Have you seen this article from the New York Times? It was published over a week ago, but has recently caught on with my family and friends. When I first started reading it, I got really offended and thought I was the exact type of person the author is chastising. If you read this blog frequently, you know that I love a fresh to-do list full of projects and tasks to complete. But after reading the article more closely, I see that I’m not at all the type of person the author is referring to.
Rather than discussing people who enjoy having tasks and feel productive when they complete them, he calls out those people who relish being super busy for the sake of being super busy, the people who love to tell other people how busy they are in order to look important. I think we all know this type of person, in college they always had an excuse of why they couldn’t enjoy a fun night out, and as working professionals they have client dinners and weekend travel and are always turning down plans.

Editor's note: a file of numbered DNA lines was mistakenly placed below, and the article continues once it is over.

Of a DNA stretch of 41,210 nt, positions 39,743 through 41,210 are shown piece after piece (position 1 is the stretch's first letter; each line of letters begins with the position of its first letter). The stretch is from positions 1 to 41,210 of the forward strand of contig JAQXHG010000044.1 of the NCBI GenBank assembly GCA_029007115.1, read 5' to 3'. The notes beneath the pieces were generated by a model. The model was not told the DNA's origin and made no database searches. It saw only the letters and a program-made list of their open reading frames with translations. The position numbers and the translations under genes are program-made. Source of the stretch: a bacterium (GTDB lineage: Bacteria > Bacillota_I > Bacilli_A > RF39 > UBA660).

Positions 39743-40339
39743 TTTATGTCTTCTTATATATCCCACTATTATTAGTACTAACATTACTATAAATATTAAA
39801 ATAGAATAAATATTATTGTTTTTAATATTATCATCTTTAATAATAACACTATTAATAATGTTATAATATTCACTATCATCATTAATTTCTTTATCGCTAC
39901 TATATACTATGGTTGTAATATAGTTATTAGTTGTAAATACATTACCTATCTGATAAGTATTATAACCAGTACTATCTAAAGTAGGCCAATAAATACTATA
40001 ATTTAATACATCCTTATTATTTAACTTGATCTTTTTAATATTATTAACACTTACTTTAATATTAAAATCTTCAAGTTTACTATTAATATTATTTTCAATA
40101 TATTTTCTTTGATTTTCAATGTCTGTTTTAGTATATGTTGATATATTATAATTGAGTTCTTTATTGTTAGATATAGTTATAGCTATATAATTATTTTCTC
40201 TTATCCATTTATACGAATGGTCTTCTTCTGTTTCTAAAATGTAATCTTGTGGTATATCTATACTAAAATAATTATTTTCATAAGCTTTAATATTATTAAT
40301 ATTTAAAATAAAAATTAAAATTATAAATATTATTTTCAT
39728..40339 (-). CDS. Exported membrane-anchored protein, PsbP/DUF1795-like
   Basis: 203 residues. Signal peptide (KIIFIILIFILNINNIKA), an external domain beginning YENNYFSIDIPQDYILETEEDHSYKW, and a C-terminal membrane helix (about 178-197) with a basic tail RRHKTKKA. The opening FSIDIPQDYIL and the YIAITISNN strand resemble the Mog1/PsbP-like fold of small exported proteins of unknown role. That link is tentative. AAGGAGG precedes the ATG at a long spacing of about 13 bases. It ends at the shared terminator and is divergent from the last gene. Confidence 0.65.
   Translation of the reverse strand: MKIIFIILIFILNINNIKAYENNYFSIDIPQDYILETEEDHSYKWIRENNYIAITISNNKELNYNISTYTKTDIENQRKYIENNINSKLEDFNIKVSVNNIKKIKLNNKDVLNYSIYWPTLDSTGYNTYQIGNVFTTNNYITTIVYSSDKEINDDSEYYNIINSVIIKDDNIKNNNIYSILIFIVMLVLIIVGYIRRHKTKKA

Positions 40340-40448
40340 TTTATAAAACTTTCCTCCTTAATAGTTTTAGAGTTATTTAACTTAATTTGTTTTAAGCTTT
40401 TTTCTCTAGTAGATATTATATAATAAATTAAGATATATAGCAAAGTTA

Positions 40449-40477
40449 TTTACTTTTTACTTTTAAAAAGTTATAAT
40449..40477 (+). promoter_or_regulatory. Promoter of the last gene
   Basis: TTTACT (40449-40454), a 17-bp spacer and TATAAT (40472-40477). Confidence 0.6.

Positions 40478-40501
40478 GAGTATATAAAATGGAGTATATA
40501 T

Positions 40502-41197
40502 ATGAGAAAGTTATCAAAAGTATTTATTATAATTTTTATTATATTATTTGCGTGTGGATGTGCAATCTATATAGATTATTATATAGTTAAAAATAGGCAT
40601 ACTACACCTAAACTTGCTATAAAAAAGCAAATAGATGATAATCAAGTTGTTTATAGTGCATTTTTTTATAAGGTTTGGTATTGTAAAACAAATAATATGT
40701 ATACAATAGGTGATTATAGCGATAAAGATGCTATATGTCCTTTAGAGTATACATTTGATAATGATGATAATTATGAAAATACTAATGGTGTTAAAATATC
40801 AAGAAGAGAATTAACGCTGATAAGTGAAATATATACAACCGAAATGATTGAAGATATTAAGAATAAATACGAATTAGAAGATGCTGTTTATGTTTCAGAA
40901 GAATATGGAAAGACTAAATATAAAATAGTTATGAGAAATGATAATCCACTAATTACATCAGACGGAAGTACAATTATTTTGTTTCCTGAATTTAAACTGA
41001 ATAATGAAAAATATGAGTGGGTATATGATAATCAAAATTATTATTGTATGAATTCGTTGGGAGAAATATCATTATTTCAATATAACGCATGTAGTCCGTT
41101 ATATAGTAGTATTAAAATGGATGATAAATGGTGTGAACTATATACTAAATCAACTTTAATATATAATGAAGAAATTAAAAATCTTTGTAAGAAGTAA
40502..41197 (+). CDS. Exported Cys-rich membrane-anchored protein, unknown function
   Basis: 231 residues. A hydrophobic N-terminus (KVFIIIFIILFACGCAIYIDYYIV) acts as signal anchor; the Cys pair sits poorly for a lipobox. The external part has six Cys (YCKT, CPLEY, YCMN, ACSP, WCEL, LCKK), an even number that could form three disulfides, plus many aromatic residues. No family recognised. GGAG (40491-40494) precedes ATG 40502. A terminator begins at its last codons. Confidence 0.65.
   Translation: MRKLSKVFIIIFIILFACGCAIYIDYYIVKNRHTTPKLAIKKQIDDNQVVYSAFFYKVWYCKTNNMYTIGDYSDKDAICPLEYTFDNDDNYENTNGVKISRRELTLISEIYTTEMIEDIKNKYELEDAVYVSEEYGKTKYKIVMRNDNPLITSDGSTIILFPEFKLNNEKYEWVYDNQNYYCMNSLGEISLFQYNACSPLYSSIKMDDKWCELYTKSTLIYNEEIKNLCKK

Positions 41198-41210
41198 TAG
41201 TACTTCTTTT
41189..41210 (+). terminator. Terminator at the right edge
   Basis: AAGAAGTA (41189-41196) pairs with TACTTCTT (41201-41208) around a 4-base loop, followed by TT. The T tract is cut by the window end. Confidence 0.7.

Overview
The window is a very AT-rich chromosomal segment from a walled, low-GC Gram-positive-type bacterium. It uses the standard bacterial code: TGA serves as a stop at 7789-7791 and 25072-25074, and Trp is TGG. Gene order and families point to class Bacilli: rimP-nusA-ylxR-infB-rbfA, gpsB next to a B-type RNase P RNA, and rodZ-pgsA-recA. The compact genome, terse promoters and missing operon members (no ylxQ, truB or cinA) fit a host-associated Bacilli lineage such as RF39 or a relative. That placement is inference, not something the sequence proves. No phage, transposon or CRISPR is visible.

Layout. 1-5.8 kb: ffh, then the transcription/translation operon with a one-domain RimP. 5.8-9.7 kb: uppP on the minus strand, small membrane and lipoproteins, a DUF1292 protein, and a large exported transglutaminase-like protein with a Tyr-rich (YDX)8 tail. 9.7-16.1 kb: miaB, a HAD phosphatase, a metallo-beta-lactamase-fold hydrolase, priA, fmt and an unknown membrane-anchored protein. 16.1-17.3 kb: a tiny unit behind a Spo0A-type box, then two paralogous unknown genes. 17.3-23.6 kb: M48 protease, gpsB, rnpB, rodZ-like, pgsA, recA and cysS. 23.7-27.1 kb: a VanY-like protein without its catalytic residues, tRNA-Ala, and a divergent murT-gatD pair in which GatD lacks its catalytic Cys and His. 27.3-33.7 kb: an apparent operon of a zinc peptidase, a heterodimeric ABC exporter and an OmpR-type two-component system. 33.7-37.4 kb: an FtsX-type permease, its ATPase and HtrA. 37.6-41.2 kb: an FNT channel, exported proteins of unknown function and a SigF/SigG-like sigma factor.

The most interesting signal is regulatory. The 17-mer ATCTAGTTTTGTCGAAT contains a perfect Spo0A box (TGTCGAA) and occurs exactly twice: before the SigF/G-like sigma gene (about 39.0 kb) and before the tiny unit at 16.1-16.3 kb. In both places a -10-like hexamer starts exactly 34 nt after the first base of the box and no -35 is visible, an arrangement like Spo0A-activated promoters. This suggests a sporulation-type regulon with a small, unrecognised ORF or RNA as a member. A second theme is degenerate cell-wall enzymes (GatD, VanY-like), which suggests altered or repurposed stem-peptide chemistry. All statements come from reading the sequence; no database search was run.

It seems the author and I agree on a lot of things. The reason I love my to-do lists and completing them is because it gives me license to do absolutely nothing later and not feel guilty. His idea of the perfect workday, working for 4-5 hours, exercising and then relaxing either with friends or alone, sounds pretty great to me.
I know that with our culture thriving on being busy, and instilling this in children at younger and younger ages, the trend is only going to become more commonplace. But hopefully people will have keep perspective on the things that matter, and only be busy when they need to be, not for the sake of being busy.
What’s your take on our busy bee culture?
(Sidenote: love the template below!)